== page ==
Facing a night without baseball, I figured I could move up my planned minor league wrap-up to fill up the blank space.
Prior to the minor league assignments being handed out, I would have guessed that Aaron Cunningham was headed to Birmingham and Gio Gonzalez to Charlotte. They both ended up a level lower than expected, and have predictably dominated.
Gio had a tough campaign at AA Reading last season in the Phillies system, giving up 24 home runs and walking 81 batters in just 154.2 innings. The reason I was relatively unconcerned about those numbers, and thought he should be starting the season at AAA, was that he struck out more than a batter per inning (166) and Reading is a hitters' park, which could explain away some of the homer problems.
After 4 starts in Birmingham, Gio leads the Southern League in strikeouts (30) while cutting his HR and BB rates. He's allowed 8 walks, 2 home runs, and just 12 hits in his 21.1 innings of work.
Cunningham probably would have received a mid-season promotion last year if he had been healthy. But due to a wrist injury, he entered the All-Star break, the usual time for player promotions, with just 107 at-bats and a batting line around (I can't find confirmation) .285/.365/.450. He finished out the year dominating the SALly league to the tune of a .305/.386/.496 batting line.
There were holes in Cunningham's game, however. He plays mostly LF because of a poor arm, though I've heard that he's a "Rowand-type" player and could surprise with his ability to shift to the more difficult defensive position of CF. He also struck out 72 times in 341 at-bats, and was caught stealing in 10 of 29 attempts.
In the early season at Winston-Salem, it appears that Cunningham is filling those holes. He's currently batting .385/.455/.615 mostly from the leadoff position while displaying remarkable control of the strike zone. He's struck out just 5 times in 65 at-bats while walking 8 times. He's also stolen successfully in 7 of his 10 attempts. Look for him to hit the Birmingham outfield sooner rather than later.
Jack Egbert largely flew under my radar last season. I knew his name, and knew that he was having a good season, but he was a 23 year old pitcher doing well in A-ball. That's not the type of player I usually get excited about. Egbert isn't your typical prospect, however.
In his first 340 minor league innings, he's lost just 9 balls over the outfield wall. That's a staggeringly low HR rate. Off the top of my head, I can't think of another prospect with as many innings and a similarly low HR rate. What's even more amazing is that his HR rate continues to get better. Adding in his 25 innings pitched this season, he's allowed only 2 home runs in his last 185 innings.
They say that you need to do two of three things to succeed as a pitcher; limit walks, limit homeruns (get groundballs), and strike guys out. Prior to reaching AA, Egbert appeared to be the type of pitcher who could succeed by limiting walks and home runs. Since his late-season promotion last year however, Egbert has transformed into a strikeout pitcher as well. In his 46 innings at Birmingham, he has struck out 50 batters while walking 12, allowing 30 hits and 0 HR.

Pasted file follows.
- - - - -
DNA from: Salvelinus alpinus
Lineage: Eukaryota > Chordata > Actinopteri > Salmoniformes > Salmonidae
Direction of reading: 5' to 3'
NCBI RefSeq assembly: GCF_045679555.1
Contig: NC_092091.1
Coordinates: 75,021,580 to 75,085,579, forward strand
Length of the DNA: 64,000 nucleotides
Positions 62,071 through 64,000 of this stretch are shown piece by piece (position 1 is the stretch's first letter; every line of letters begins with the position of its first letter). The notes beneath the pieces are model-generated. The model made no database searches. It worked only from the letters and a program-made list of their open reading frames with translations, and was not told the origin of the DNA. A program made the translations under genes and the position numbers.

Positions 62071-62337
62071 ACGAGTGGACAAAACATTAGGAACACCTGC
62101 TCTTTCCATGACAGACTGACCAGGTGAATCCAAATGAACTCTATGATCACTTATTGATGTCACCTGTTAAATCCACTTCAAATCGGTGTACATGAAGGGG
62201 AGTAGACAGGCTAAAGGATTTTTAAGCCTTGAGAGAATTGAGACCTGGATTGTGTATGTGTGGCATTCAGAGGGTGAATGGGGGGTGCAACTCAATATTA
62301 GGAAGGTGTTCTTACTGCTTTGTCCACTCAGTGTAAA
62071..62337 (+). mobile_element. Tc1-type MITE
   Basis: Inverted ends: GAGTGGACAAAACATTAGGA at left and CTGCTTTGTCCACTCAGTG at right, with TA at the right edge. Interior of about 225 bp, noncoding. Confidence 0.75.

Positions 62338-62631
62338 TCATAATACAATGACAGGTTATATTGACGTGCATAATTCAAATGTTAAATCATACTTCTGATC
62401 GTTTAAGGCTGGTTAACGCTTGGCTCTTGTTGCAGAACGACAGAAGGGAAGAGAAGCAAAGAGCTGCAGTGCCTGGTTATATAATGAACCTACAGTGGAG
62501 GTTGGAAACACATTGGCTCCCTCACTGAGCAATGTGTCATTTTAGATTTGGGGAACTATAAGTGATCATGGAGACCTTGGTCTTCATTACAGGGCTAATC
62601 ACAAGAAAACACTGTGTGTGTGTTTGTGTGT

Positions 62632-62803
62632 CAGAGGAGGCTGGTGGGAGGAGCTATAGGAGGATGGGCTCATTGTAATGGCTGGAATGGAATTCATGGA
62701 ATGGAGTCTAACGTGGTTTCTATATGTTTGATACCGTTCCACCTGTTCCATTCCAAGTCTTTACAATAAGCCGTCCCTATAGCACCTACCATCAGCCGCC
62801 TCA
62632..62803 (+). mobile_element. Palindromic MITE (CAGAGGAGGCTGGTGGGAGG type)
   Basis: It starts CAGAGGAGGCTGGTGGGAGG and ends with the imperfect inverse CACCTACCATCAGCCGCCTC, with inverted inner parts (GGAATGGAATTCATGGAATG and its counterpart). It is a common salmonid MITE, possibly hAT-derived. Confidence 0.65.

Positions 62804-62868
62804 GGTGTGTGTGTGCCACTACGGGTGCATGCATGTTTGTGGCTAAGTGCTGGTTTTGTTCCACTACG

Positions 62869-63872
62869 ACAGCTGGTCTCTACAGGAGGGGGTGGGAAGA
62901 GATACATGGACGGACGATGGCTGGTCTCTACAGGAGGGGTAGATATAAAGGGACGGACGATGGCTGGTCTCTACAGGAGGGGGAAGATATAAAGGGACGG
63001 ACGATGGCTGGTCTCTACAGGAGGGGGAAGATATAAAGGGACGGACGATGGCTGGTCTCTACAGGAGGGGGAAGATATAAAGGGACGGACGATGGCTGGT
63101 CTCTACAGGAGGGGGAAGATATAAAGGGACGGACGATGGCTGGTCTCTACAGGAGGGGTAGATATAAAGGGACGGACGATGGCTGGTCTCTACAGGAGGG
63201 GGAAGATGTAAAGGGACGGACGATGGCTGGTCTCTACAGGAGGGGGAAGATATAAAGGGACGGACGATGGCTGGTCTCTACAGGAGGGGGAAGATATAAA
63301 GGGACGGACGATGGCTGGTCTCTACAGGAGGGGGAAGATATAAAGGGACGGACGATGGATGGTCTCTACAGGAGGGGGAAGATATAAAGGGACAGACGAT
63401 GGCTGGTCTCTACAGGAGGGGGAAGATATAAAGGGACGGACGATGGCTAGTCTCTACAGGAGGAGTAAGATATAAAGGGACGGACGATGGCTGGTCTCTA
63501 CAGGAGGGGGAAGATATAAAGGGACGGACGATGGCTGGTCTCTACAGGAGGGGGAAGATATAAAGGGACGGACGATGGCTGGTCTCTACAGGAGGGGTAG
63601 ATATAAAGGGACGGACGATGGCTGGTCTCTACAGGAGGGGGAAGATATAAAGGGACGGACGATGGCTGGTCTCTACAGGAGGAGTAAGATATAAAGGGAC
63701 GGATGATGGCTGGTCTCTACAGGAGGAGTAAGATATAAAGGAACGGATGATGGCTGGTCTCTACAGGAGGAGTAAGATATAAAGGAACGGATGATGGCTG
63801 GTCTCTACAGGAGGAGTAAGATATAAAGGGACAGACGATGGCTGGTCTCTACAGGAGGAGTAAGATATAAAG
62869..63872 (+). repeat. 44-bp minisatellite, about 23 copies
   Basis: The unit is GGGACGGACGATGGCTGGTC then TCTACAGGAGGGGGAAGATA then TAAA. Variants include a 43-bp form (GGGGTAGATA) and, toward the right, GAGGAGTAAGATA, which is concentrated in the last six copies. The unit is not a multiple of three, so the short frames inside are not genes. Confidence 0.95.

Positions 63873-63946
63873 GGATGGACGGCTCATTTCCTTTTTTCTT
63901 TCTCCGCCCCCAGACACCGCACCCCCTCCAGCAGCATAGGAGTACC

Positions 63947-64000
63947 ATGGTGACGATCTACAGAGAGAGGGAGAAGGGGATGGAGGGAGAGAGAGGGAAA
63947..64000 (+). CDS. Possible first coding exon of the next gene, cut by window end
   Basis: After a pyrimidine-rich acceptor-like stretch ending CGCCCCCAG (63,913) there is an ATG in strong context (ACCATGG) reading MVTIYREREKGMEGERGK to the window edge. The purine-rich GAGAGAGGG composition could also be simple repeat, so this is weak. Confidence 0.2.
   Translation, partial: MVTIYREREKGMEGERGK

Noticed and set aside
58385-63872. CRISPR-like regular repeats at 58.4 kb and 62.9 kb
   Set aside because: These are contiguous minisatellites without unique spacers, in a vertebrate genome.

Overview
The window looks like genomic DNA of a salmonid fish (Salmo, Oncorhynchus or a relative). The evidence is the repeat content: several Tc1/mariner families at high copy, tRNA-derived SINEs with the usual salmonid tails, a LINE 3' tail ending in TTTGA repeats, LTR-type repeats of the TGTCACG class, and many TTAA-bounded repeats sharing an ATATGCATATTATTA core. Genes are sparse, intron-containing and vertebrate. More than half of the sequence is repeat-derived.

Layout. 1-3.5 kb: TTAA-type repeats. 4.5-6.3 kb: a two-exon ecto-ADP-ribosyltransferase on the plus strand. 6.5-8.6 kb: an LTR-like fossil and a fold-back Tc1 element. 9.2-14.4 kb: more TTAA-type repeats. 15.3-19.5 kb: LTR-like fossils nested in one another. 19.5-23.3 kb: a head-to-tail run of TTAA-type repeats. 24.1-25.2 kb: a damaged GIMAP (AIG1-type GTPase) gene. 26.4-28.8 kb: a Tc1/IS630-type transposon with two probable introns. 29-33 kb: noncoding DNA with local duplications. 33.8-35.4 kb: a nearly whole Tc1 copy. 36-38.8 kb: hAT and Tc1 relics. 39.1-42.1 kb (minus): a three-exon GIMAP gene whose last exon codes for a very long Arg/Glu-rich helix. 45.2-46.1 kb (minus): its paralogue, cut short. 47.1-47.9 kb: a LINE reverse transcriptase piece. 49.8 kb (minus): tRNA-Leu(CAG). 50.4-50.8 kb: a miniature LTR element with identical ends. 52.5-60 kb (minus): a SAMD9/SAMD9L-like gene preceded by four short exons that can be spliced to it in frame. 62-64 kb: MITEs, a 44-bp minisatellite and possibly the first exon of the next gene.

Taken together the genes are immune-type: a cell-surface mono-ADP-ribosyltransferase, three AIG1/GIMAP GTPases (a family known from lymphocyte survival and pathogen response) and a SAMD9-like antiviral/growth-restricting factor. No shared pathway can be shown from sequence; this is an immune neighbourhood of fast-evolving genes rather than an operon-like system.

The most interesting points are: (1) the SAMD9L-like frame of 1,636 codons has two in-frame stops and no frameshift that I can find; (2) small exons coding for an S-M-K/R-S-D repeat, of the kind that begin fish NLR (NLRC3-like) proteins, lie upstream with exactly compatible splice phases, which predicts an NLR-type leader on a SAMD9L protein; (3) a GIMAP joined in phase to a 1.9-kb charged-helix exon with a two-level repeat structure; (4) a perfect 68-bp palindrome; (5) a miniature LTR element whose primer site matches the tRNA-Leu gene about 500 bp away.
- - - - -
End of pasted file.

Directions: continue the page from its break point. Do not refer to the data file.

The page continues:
I don't know if he has added something to his repertoire. I suspect he has, since his GO/FO ratio has dropped since he reached AA. Whatever he's done, he's transformed himself from a possible 5th starter-type to a middle of the rotation guy with potential.
Looking at some guys tabbed to have a more immediate impact on the Sox, Josh Fields and Ryan Sweeney are both off to relatively slow starts in Charlotte. Fields used 6 hot weeks last season to vault near the top of most prospect lists as I continually called for him to be traded in part because of an unsustainably high BABIP (.397) and a high strikeout rate (29.5% of ABs).
This season he's batting just .232/.349/.391 but he's improved his K/BB ratio (16/13) significantly and doesn't figure to carry a BABIP of .260 for the entire season. He's probably a better prospect than I give him credit for, but Brian Anderson's inability to adjust to the majors has probably unfairly tainted my view. 6 of his 16 hits have come in the last 3 games, including 2 homeruns, one of which was a 10th inning walk-off, with the other coming off Detriot's 6th starter last year Zach Miner.
Sweeney entered last season with just 9 home runs (1 above A-ball) in his three seasons in the minors. He started slow last April with a poor K/BB ratio, but adjusted as the season went on posting a better OPS in each successive month. He finished with 13 HR, and strikingly similar stats to Brian Anderson, with the exception of K-rate, the year before.
Sweeney is once again off to a slow start, batting .246/.342/.377, but he's showing more patience at the plate with 10 walks in 69 at-bats. Sweeney has never walked at rate of 1 walk for every 10 at-bats, so it would be a significant development if Sweeney carries this new found plate discipline for a full season. Sweeney's current BABIP is a more regular .297, so he'll have to cut down on the strikeouts to rebound to his more typical .295 average.